November 30, 2006

And Back Again

As I mentioned, I took no pics of The Cutest Niece, or my sister, or their house. In the end, it’s probably a good thing for the sake of anonymity and family harmony, but sigh.

After our cross-country drive, Muttola is a seasoned road dog. As long as she has her bed and us she seems content. In fact, when we start packing suitcases and loading the car, she begins to hover near our feet with a pleading look that says, “Don’t leave me, don’t leave me!” Many times we’ve put her dog bed in the car early and let her watch the proceedings from there. She seems much more content knowing it’s guaranteed we can’t abandon her.

The morning we were leaving Medford, OR it was snowing on I-5. Apparently it’s state law that you can’t venture into the snowy regions without tire chains for your car. The irony is that despite 15 years in upstate New York with frequent 8-12 inch snowstorms we’ve never had to chain the tires. Jrex even went (with other buddies—I don’t like to be cold!) camping in the Adirondacks without needing chains. Out east they believe in salt and plows. Out here it’s a bit more wild west: ‘If you can’t survive alone in the wilderness—you shouldn’t be here!’ We decided to drive around the storm via Grants Pass and Highway 101 down the coast of California. That choice transformed a 6.5-hour drive into a 13-hour one! Much of that delay was due to us stopping to walk around and driving the scenic route, but it was still a long day. We bought tire chains and even learned how to install them, but it's not a waste since we hope to use them on treks to Lake Tahoe.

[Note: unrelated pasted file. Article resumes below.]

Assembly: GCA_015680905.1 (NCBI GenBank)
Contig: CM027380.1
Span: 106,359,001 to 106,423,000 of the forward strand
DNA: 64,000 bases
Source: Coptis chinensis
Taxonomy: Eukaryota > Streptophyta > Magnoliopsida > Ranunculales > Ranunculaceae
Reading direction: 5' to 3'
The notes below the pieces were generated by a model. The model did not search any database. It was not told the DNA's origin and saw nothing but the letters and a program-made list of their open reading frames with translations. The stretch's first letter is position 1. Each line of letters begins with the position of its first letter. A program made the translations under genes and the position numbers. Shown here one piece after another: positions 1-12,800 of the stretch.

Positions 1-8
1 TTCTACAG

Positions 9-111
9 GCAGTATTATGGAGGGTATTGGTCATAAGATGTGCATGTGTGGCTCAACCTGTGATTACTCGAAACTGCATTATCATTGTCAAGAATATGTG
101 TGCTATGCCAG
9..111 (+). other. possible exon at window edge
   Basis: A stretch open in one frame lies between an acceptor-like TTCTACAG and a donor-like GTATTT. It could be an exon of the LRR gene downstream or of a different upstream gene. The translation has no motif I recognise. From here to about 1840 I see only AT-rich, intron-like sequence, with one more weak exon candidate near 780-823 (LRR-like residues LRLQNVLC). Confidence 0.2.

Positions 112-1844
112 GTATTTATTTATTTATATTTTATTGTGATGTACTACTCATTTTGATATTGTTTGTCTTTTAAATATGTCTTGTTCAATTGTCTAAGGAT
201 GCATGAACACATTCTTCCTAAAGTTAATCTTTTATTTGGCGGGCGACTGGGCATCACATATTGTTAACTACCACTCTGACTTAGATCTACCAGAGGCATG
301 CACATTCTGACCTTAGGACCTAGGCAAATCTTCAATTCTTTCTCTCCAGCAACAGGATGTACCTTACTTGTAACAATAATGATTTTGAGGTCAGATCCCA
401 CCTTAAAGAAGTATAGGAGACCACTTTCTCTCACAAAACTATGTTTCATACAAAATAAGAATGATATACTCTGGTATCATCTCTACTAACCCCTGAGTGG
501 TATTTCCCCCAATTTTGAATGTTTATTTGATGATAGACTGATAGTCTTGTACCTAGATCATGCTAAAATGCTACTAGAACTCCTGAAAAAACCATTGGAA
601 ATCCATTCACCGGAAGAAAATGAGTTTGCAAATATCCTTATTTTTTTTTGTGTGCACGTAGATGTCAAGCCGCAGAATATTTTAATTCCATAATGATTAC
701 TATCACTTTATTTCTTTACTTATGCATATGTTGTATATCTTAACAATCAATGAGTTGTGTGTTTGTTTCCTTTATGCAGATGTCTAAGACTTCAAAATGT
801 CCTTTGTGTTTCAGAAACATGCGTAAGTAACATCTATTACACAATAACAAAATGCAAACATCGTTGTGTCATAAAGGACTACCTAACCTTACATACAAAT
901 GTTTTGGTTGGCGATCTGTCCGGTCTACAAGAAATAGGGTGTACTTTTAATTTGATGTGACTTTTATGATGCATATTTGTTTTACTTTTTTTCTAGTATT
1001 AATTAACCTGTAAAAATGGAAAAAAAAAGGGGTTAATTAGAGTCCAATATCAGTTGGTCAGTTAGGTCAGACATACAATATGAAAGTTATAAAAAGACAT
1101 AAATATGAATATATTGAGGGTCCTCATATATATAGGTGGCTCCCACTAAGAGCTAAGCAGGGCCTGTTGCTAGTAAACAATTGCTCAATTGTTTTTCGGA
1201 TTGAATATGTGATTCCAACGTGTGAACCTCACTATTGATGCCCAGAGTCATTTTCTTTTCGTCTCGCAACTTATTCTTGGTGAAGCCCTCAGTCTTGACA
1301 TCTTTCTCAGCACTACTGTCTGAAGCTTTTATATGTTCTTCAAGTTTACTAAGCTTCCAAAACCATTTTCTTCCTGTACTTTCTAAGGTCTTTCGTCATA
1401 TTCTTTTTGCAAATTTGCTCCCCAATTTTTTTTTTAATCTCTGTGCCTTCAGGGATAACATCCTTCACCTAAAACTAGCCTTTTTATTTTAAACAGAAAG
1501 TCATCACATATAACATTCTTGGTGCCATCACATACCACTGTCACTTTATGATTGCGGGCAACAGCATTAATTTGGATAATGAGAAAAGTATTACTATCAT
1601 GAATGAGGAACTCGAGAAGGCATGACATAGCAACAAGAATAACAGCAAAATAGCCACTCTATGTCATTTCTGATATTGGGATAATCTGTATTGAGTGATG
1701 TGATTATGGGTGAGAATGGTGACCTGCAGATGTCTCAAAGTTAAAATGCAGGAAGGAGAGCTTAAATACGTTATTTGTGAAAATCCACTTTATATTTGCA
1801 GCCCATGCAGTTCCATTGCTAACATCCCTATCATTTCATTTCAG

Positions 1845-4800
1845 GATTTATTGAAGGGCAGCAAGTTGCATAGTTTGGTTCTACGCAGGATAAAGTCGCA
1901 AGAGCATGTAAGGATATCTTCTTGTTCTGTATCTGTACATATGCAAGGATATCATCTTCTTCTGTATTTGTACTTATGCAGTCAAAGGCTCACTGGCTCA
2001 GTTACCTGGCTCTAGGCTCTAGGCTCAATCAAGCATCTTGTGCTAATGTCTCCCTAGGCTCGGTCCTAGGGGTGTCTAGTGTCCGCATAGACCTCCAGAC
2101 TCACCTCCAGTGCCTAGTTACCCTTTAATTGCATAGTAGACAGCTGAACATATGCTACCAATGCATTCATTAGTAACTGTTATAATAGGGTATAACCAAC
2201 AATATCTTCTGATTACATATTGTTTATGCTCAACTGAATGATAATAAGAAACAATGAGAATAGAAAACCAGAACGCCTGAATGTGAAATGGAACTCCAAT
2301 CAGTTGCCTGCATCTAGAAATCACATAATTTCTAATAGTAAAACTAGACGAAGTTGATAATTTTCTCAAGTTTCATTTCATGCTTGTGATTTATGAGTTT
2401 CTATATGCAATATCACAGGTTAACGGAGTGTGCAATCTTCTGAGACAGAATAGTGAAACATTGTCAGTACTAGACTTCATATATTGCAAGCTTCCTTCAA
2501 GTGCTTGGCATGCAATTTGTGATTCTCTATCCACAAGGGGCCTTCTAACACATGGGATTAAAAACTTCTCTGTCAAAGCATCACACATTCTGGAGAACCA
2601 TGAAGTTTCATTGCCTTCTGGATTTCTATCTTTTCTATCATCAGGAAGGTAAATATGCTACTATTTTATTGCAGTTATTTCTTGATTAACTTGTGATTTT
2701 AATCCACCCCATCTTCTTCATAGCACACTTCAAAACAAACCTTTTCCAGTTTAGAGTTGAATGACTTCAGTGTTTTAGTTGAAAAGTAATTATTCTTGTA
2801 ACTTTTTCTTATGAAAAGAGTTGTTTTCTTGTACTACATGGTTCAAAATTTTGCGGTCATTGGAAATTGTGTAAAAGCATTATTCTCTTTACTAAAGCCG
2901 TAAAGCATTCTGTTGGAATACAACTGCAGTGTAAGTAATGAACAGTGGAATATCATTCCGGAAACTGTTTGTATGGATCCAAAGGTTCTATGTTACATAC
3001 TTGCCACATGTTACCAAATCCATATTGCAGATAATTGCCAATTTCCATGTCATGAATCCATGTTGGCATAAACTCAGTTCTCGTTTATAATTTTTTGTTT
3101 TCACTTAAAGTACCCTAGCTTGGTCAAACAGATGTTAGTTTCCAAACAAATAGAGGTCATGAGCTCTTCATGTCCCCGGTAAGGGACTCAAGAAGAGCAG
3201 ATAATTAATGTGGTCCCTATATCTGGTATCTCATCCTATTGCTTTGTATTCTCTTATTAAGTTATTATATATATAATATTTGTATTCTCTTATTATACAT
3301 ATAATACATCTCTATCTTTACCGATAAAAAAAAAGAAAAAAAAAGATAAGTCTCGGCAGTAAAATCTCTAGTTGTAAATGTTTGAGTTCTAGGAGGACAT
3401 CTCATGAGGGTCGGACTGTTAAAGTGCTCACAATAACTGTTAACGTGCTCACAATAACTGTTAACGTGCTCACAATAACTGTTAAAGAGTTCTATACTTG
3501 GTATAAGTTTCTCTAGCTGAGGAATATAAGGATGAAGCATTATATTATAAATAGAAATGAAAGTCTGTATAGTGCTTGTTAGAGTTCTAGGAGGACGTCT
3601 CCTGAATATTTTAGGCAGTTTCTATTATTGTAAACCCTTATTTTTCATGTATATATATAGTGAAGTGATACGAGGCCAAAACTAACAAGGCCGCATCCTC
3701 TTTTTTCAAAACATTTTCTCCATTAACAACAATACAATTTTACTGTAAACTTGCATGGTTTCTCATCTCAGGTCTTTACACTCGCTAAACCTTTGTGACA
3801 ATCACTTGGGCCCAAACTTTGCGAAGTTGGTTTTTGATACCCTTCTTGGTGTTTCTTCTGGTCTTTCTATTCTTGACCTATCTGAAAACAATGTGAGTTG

When we got to the coast in Northern California we stopped to walk the dog along the beach. These signs are posted all along the beach. It’s like a line from a horror movie, “Don’t turn your back on the waves”!

Given the horrifying fact that since 2004, four people including children have been swept from dry sand by sneaker waves, we were very careful to obey instructions.

The northern Redwoods (vs. the fatter Giant Sequoias) grow to incredible heights. The tree I’m leaning on is over 350 feet tall. When I was little I used to love to lean on trees and look up. I thought I could tell the age and ‘gender’ of the tree. Matriarch vs. adolescent. Grandfather vs. punk kid. This tree was the calmest matriarch tree I’ve ever been near. I love getting opportunities to feel small, to think about the fact that I’m really on earth for a very short time, and this tree in her towering silence was a gorgeous reminder of both things.